If you want the long version, listen to this book and despair; If you want the short:

SPOILERS


People aren't involved in clubs, communities, and friendships at nearly the rate they were before the 60's, and Putnam
attributes like 90% of the cause to television and 10% to feminism.

Also, I can't remember a single thing he might have said about revival. All suggestions seemed naive and doomed to failure

5 people found this helpful

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Enlightening, but Dry

Expert analysis of the reduction of social capital, but very dry. Still a classic work.

4 people found this helpful

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Meh

Famous book but somewhat of a let down. A lot of questionably gathered/sourced/analyzed statistics and trying to raise more questions and doubts than really get at answers. Very repetitive structure too in how the book is written/presents.

1 person found this helpful

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  • DV
  • 11-13-19

Could be good, but data dumping ruins it.

Way too much data that is not necessary to get a point across. narrator a bit dull also.

1 person found this helpful

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amazing research and well-written

bowling alone tells the story of how America has lost its group nature. going through a hundred years of research and Analysis this book thoroughly explains some key reasons American society is in the decline.

1 person found this helpful

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heartbreaking

Every negative trend he identified 20 years ago got much worse. Any positive signs turned out to be Pollyannaisms.

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if you like social capital stats, you will like

if you like stats on social capital, you will like this book. it gets a bit repetitive towards the end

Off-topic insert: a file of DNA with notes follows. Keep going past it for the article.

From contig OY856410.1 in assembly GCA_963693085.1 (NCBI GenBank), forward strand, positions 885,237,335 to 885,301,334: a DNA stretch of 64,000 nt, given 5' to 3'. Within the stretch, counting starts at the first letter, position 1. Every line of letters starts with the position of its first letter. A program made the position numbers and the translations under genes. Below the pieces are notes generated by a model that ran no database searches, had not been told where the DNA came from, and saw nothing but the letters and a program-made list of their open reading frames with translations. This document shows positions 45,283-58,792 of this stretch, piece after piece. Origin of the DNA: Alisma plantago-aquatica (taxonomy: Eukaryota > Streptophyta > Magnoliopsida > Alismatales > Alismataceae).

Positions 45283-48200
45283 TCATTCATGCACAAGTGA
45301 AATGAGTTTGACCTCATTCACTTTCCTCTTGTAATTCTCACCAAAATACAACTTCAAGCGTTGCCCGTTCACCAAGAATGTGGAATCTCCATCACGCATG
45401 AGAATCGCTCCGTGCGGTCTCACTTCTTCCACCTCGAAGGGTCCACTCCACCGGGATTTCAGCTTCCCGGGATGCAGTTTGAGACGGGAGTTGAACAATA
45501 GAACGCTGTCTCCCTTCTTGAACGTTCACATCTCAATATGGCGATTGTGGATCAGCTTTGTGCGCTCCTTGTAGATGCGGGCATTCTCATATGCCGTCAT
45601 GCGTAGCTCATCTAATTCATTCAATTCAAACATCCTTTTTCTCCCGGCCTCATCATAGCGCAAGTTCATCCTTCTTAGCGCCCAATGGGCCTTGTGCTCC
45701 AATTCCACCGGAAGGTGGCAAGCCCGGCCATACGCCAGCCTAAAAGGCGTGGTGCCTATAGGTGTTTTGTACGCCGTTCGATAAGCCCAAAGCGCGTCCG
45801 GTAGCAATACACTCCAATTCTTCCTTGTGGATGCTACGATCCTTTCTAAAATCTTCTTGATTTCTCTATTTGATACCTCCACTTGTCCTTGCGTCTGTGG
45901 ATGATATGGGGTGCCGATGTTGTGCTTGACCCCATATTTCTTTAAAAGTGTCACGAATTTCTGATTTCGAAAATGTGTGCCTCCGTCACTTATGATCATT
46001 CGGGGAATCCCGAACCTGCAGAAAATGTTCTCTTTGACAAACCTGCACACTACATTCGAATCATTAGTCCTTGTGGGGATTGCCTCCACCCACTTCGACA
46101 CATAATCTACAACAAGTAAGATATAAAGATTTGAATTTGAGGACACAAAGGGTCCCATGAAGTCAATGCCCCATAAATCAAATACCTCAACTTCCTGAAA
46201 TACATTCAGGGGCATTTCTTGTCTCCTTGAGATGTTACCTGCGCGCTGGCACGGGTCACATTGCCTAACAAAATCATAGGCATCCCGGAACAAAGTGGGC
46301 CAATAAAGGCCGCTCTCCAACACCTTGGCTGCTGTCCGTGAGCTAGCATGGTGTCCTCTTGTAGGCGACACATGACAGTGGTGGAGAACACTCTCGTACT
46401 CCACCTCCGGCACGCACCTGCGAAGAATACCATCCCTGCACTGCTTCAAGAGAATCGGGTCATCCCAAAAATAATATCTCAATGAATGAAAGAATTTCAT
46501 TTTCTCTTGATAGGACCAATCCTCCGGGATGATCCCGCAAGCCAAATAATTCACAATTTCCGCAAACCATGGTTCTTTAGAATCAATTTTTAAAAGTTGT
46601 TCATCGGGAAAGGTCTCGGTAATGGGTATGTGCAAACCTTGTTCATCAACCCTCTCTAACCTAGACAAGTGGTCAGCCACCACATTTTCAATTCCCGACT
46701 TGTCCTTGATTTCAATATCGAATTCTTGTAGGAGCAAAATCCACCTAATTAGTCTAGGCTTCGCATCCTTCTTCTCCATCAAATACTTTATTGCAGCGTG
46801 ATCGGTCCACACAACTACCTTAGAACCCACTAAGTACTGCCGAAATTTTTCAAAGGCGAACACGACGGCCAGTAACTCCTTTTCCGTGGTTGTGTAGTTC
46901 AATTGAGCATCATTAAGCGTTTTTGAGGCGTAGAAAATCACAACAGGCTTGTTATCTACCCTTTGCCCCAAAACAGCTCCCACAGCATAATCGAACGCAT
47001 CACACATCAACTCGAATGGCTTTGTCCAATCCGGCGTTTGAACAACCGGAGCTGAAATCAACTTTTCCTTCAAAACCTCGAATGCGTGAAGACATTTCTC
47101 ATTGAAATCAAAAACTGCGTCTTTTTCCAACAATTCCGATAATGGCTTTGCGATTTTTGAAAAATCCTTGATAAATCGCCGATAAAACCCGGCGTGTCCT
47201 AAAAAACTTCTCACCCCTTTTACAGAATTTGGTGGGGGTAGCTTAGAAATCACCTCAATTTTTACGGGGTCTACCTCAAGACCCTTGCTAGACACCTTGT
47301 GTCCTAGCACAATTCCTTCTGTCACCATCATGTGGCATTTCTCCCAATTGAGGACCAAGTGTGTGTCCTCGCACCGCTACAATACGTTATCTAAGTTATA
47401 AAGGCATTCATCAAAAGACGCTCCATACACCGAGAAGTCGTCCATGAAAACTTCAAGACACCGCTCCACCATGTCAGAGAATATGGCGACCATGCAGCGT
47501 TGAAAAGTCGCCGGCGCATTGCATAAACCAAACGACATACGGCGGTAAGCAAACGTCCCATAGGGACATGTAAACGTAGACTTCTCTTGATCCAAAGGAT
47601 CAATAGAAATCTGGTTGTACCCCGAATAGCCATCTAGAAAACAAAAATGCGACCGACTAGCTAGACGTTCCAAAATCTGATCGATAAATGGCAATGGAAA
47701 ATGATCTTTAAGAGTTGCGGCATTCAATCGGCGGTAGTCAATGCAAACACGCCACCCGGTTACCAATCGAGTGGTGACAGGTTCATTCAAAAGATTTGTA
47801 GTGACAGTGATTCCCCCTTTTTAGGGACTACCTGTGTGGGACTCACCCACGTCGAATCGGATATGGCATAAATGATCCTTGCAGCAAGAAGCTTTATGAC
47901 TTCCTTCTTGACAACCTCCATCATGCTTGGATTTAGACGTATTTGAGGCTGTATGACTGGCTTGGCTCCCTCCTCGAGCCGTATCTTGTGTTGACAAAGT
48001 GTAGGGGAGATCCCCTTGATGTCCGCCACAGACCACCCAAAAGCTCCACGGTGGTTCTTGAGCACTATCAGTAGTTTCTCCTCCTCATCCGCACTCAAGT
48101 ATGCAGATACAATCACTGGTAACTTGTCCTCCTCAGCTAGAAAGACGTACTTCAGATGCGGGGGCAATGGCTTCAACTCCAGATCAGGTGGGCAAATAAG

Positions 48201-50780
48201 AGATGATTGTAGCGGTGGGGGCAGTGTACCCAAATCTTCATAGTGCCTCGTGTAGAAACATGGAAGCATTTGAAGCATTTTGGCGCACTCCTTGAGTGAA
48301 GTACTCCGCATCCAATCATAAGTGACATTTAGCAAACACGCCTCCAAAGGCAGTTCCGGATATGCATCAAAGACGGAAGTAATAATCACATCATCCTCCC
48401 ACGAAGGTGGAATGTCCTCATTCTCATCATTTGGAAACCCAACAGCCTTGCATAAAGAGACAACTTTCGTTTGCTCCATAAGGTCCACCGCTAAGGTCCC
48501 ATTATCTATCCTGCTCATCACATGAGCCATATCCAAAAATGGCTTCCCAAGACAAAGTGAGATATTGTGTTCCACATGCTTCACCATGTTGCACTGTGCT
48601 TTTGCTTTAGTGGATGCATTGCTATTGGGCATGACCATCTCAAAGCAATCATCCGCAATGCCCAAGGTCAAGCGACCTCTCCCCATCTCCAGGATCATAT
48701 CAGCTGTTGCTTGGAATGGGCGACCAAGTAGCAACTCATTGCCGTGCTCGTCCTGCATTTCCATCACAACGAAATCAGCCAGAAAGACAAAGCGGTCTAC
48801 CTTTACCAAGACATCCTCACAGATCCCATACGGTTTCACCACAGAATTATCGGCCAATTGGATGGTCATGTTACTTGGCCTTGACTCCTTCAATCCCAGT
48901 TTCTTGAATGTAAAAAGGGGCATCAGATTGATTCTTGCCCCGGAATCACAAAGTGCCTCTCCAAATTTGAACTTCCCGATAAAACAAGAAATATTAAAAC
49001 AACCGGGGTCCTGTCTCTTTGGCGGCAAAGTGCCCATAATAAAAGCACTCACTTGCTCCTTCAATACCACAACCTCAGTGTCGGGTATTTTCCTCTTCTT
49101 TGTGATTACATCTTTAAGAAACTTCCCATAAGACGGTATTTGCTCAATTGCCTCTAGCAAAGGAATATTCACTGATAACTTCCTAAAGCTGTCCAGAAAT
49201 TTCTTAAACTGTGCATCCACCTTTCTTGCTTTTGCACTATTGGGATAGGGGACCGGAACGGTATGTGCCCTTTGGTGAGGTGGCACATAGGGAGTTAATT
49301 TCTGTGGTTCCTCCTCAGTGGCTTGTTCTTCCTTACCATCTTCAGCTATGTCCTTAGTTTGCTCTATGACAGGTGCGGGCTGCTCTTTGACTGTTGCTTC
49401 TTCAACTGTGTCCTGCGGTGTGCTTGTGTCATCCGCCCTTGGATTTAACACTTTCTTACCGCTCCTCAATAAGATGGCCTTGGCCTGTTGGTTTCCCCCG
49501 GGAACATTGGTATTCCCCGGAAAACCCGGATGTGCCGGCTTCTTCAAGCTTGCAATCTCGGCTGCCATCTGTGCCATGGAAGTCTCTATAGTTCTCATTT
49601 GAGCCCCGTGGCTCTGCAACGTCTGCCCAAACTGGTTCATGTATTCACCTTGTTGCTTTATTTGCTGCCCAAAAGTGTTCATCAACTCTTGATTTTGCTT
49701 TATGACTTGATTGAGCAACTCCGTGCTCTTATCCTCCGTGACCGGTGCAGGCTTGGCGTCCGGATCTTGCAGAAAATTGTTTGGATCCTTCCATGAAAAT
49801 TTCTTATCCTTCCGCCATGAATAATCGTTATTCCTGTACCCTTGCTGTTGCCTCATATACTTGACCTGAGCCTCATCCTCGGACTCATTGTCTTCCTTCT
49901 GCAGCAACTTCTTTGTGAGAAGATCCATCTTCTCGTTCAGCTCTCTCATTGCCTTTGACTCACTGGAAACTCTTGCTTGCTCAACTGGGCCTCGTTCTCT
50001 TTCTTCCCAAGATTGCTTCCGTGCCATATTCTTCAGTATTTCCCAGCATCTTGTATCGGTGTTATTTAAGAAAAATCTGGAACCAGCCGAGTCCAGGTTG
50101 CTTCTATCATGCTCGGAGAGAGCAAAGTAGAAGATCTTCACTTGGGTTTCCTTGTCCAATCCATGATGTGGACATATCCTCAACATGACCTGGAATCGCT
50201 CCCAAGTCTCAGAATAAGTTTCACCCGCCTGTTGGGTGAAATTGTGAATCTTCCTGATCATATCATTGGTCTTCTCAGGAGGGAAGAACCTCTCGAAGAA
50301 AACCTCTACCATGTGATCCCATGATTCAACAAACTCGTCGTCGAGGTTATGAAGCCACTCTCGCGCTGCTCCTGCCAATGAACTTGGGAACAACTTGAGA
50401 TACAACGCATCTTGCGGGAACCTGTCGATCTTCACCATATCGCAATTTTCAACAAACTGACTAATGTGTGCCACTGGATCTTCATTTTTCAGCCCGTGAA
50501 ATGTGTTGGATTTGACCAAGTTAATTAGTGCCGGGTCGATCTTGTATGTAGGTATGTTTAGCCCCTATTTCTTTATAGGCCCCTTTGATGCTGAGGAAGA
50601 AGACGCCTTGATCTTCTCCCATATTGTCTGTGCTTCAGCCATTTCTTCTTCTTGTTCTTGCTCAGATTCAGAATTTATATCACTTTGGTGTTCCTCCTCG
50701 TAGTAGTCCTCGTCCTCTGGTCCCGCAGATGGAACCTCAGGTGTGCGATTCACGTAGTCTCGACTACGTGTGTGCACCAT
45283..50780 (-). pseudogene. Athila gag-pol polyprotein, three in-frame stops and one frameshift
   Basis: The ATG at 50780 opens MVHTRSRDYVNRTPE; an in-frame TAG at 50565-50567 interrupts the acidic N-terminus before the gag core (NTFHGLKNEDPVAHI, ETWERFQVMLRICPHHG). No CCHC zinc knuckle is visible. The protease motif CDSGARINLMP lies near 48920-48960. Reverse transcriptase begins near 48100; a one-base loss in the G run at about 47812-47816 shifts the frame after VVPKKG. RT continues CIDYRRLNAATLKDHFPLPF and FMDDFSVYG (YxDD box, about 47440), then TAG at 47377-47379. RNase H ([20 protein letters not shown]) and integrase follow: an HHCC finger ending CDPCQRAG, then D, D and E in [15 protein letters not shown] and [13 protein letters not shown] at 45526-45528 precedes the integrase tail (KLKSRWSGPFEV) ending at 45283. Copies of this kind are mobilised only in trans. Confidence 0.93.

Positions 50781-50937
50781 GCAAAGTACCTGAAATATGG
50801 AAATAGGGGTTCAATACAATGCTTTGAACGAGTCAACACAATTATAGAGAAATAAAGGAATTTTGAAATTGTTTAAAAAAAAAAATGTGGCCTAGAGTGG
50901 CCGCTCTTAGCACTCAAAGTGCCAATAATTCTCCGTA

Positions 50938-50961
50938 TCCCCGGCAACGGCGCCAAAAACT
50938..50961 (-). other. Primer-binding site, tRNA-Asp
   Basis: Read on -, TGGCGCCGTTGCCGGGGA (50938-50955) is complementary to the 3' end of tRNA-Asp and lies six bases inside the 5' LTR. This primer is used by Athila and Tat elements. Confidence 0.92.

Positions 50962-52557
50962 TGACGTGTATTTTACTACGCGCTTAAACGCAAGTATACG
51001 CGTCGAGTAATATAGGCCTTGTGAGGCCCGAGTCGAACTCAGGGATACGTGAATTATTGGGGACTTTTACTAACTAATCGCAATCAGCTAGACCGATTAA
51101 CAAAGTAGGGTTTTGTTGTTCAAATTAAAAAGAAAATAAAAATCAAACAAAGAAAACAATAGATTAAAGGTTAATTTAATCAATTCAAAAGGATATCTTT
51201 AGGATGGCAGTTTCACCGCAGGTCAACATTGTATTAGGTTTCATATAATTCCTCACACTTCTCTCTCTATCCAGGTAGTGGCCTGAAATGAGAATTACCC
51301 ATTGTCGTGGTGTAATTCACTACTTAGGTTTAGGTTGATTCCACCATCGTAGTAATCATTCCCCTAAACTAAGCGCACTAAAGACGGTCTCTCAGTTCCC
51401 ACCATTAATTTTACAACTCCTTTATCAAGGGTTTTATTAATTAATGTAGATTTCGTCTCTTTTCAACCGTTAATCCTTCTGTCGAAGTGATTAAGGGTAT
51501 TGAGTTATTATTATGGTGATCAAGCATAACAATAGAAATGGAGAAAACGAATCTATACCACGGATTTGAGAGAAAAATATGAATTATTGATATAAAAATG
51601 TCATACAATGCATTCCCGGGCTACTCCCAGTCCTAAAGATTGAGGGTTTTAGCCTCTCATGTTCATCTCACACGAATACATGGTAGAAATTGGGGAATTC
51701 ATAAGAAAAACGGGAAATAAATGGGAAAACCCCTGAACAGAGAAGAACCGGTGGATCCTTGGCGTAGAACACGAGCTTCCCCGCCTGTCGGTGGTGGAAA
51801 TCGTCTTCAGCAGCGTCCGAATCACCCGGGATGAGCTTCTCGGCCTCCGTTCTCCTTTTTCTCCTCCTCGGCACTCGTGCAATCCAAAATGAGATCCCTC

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Data rich but a chore to read

This book was recommended to as research for a book I am writing on community. It is considered a “Best Seller” but it left a lot to be desired.

This is a data rich book and it can be very dull at times. I stop and started many times. My main criticism of the book is, too much of the book’s argument rests on the decline of “traditional”, “conventional” "community organizations" of a previous era (like The Lion's Club, the Elks or the Masons).

Basically throughout the twentieth century, Americans were participating in clubs, having dinner parties, going to church, volunteering, working on political campaigns--until the 1970s. Then, this steady increase in partipation became a sharp drop, and civic life continues to decline. Various things could have caused the decline, but the two main things are television and generational differences.

The books alarmist view does not take into account the new communities exists like Zoom Happy Hours, multiplayer gaming, various discussion forums, YouTube communities (and endless other examples).

It was probably more meaningful when it was published but not as relevant to the modern reader. There are some good data points but a good book summary is a better option.

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Things sure didn't go as he hoped

Putnam sets various goals for America coming together and being more civic minded. instead, we have been torn very much more apart.